That’s my least favorite thing about the design. My favorite thing? The ventilation holes in the sides are drilled in a pattern that’s highly suggestive of a rocket ship.

The ventilation holes look like a rocket ship!

A Local Backup

Everyone already has a local backup. Right? (right?) Of course they do. (ahem) So, the local backup aspect of the Space Monkey is not terribly exciting. And actually, the Space Monkey, in its current form, is catastrophically bad at providing a local backup. To explain why, I must first explain how the client software works.

The Client Software

As a Mac user, I can speak only about the Mac client. There is also a Windows client, and, as of this writing, the Linux client is still in development.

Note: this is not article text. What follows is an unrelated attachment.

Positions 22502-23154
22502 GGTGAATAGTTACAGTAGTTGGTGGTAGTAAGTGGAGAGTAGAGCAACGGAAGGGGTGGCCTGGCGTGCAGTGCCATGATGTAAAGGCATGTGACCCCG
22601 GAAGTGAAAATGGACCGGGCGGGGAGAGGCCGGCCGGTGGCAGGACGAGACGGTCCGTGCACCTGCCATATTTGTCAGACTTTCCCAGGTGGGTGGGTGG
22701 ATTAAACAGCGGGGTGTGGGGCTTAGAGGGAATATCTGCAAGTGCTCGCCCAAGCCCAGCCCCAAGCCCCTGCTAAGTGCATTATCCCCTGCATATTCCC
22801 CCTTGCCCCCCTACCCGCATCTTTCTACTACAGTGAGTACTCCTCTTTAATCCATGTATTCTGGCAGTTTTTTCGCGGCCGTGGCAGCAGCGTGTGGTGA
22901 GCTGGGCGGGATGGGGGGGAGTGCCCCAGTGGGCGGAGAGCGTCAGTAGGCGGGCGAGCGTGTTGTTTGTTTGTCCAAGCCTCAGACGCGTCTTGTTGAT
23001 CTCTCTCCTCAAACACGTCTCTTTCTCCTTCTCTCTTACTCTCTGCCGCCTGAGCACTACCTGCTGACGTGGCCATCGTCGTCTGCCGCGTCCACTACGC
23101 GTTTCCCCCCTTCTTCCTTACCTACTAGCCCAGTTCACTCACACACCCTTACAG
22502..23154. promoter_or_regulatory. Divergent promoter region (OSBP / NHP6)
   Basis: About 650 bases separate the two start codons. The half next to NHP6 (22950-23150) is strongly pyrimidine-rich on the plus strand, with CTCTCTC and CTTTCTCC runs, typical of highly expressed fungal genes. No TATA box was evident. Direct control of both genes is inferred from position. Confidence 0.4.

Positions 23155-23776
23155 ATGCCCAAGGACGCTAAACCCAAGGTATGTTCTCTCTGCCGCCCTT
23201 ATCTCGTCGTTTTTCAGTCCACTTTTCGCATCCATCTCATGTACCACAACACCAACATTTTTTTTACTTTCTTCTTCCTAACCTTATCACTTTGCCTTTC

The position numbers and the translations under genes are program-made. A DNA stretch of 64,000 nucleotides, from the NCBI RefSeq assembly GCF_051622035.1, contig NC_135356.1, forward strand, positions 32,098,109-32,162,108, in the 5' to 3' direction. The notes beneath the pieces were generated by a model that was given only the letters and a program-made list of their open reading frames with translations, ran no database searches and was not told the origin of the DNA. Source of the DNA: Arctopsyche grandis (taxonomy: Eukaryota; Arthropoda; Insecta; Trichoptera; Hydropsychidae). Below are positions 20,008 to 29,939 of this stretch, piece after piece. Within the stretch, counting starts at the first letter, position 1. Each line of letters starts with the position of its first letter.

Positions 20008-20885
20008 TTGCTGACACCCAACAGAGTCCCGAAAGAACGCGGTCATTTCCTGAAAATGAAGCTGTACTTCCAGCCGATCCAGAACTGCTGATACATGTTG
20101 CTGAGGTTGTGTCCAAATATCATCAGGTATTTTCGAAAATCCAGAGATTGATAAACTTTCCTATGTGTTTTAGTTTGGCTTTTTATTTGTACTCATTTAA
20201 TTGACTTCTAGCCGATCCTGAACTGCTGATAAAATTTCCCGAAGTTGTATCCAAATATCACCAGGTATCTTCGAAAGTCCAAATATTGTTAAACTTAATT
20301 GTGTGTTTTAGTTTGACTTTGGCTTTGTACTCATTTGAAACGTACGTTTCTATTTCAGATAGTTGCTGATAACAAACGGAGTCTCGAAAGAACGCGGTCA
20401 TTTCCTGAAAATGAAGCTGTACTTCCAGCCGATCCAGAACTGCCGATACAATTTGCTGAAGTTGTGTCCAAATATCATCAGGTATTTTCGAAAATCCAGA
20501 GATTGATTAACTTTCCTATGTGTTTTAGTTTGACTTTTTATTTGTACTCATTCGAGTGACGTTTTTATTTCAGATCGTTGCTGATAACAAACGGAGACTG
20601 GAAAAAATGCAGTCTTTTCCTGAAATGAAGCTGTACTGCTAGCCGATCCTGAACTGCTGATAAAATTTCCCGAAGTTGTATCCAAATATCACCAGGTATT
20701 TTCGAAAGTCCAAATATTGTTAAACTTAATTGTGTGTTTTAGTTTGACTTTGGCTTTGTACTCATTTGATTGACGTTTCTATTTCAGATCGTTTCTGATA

The Space Monkey client mounts the device in the Finder using a user-space filesystem called spacefusefs. Its mount point is your home folder, not the system-wide standard /Volumes, so that’s where it shows up, complete with an eject icon next to its name. As it is a mounted volume, it also shows up in all the other places mounted volumes can inhabit.

Get Info your Space Monkey

When you drag a file into the spacefusefs mount, the client software copies the file into its cache under ~/Library/Application Support. It then makes its leisurely way onto the device. This approach has a lot of advantages, but it’s not so great when you want to copy over a huge amount of data, especially if that data is larger than the amount of free space on your boot drive.

So, there is another way to move data onto the Space Monkey: you can right-click on any item in the Finder and select “Copy to Space Monkey”. This approach shoots the data straight over, bypassing the cache.

Copy to space monkey